Atkins opens up historic Cardiff canal in regeneration development

Atkins opens up historic Cardiff canal in regeneration development

Atkins, a member of the SNC-Lavalin Group, has helped to unveil a historic canal in the centre of Cardiff which has been covered over for more than 70 years, as part of a £6m regeneration project in the city.

Atkins was appointed by Cardiff Council to design the Canal Quarter development, alongside Faithful+Gould, also a member of the SNC-Lavalin Group, which is providing project management and commercial support.

The development scheme involves the daylighting of 70 metres of the Dock Feeder Canal on Churchill Way, Cardiff. The dock feeder was originally constructed in the late 19th Century to provide a constant supply of water to the Bute docks – allowing for large container ships to dock in Cardiff, regardless of the tide, leading to Cardiff becoming a world leading exporter of iron ore and coal.

It was paved over between 1948 and 1950, and after being hidden to generations of shoppers and city residents, will now form the centrepiece of a new sustainable urban district in the city centre.

Alongside opening up the canal, the scheme involves the construction of two pedestrian footbridges, a cantilevered stage and rain gardens to manage surface water drainage among other structures.

The project also includes the upgrade of the surrounding highways network with the creation of cycleways, EV taxi charging points, refurbishment of existing highways and new bus links.

Atkins has provided the design for the scheme with a multidisciplinary approach including the design of structures, drainage, landscape, lighting and electrical as well as highways, with the surrounding road network.

Hamish Watkins, project manager for Faithful+Gould, said: “This is a really important development for Cardiff as it forms a key part of the regeneration of the area. Already, prior to completion we have seen the redevelopment of near-by buildings to boost hospitality and business to This part of the city.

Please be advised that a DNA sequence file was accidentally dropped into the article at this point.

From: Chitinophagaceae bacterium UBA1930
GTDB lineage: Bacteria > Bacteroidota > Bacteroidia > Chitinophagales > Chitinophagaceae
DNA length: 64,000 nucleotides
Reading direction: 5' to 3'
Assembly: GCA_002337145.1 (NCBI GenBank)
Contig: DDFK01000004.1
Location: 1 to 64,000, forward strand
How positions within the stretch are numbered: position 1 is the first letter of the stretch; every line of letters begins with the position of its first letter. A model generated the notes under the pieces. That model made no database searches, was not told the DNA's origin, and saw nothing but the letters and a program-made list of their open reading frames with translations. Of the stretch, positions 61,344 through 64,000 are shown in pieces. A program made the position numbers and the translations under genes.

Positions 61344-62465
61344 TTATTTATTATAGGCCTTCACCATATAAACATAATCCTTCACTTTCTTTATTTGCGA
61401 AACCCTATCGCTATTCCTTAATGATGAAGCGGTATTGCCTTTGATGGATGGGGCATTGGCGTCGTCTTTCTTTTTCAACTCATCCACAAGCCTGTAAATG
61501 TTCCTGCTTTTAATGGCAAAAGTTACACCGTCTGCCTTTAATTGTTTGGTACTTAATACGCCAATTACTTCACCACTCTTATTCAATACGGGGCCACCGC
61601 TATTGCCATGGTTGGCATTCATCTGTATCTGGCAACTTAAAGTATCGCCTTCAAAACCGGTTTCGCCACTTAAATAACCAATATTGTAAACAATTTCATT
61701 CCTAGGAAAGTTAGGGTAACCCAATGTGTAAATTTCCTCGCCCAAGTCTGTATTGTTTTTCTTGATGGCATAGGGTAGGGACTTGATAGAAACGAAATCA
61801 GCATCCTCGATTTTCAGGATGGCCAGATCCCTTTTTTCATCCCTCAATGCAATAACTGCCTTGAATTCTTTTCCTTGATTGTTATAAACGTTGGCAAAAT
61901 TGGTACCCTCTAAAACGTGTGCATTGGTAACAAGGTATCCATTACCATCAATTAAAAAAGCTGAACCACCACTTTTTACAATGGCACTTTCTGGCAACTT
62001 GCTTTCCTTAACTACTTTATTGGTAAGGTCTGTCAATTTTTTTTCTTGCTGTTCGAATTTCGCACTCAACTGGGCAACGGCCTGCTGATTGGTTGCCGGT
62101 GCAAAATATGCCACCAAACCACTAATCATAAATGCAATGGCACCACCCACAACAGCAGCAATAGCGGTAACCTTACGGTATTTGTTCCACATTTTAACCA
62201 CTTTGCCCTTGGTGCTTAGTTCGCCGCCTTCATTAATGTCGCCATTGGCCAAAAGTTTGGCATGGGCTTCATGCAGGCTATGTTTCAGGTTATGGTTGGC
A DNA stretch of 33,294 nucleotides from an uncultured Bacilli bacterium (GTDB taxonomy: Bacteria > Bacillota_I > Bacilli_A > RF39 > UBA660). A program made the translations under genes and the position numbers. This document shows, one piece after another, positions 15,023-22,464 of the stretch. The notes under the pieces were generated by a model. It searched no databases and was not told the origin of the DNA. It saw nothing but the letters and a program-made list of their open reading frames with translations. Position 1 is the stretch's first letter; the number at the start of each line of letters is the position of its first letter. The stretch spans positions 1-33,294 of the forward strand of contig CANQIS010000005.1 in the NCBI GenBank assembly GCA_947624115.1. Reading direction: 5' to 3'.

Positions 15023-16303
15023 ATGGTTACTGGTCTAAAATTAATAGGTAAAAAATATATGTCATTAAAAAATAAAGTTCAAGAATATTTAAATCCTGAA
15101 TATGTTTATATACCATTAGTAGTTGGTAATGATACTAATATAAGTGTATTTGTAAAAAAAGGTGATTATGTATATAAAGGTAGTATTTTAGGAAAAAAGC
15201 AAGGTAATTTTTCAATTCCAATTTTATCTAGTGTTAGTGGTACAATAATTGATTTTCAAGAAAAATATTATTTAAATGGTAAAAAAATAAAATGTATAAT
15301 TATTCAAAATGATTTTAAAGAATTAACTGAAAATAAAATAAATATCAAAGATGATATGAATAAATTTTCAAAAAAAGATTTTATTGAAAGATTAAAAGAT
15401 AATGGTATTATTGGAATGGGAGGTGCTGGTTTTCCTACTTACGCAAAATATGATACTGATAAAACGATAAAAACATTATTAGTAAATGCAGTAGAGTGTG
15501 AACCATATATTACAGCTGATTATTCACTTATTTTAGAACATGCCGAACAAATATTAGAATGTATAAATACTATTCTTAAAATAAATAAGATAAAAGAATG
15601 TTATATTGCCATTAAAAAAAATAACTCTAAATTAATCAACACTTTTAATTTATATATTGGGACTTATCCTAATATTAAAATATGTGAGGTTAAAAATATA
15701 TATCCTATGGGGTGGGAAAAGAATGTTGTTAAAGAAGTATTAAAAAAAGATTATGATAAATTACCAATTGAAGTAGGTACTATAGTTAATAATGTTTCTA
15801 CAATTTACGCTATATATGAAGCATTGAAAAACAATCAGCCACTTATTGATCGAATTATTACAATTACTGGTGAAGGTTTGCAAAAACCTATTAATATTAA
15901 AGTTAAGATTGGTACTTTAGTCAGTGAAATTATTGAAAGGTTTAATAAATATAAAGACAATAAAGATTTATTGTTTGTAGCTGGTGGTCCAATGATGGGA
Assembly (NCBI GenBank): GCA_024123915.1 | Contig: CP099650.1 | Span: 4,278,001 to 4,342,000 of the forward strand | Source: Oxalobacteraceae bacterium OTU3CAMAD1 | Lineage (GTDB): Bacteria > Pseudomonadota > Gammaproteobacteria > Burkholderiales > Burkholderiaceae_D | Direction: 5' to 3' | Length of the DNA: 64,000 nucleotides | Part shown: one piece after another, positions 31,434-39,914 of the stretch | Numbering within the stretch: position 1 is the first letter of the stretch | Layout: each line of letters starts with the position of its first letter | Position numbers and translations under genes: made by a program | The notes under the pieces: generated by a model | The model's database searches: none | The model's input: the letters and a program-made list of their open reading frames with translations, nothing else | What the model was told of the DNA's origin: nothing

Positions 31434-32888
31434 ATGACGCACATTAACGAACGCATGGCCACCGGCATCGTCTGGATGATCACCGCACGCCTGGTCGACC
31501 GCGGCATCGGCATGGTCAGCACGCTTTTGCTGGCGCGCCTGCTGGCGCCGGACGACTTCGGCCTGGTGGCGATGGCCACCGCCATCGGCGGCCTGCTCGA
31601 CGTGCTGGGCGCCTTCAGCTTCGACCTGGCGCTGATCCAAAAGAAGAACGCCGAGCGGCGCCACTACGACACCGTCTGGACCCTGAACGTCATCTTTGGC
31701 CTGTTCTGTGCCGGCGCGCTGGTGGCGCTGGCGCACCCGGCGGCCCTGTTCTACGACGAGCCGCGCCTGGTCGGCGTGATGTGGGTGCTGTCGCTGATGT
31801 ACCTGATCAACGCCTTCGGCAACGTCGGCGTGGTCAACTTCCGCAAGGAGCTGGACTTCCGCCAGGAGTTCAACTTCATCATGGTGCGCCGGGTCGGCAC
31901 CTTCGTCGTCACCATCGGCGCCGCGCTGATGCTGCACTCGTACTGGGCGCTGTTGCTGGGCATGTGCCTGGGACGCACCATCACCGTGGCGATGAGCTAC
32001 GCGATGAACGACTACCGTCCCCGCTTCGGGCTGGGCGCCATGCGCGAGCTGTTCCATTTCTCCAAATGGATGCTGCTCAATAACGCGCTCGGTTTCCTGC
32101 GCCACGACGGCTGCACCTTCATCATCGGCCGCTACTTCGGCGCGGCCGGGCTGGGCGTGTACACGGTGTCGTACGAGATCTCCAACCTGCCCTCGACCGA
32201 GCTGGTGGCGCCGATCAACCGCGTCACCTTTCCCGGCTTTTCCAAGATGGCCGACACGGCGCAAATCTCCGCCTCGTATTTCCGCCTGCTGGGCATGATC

“It will also provide an area for residents and tourists alike to visit, work in and enjoy, which means it’s providing commercial value as well as social value for the community it serves.

Ben Ferguson, Senior Landscape Architect for Atkins and lead designer on the project, said: “It’s great to be able to reflect the industrial heritage of the area by re-opening the dock feeder. During the late 19th and the early 20th century this waterway was at the centre of a tree-lined boulevard and to re-establish that aesthetic, and to reveal the waterway once again within a forward looking and sustainable design will be incredibly exciting.”

Additional work on the scheme will include multiple packages of work such as street lighting, CCTV, new traffic signals and additional service diversions.

Cllr Dan De’Ath, Cabinet Member for Strategic Planning and Transport at Cardiff Council, said: “The opening of the dock feeder canal and the new transport scheme will not only mark the beginning of a new district centre for the city and act as a catalyst for new investment, but it will play an essential role in managing traffic flow and surface water drainage in the city centre.

“A series of rain gardens will be built, with specific soil and planting to treat the surface water to remove pollutants before the water flows into the canal. This will ensure that 3,700 m2 of water will be diverted away from the sewage system each year, reducing the cost and energy of treating this water through the sewage pumping station at Cardiff Bay.”

This project, which started in February, is part of a wider masterplan to develop a new district in the city, interlinking Bridge Street, David Street. Charles Street, Tredegar Street, Guildford Crescent, and Barrack Lane to develop a high-density, mixed-use development, attracting homes, hotels, hospitality, high quality offices, leisure and retail units.

Atkins opens up historic Cardiff canal in regeneration development
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Atkins opens up historic Cardiff canal in regeneration development
BDC October 2022 issue - 297

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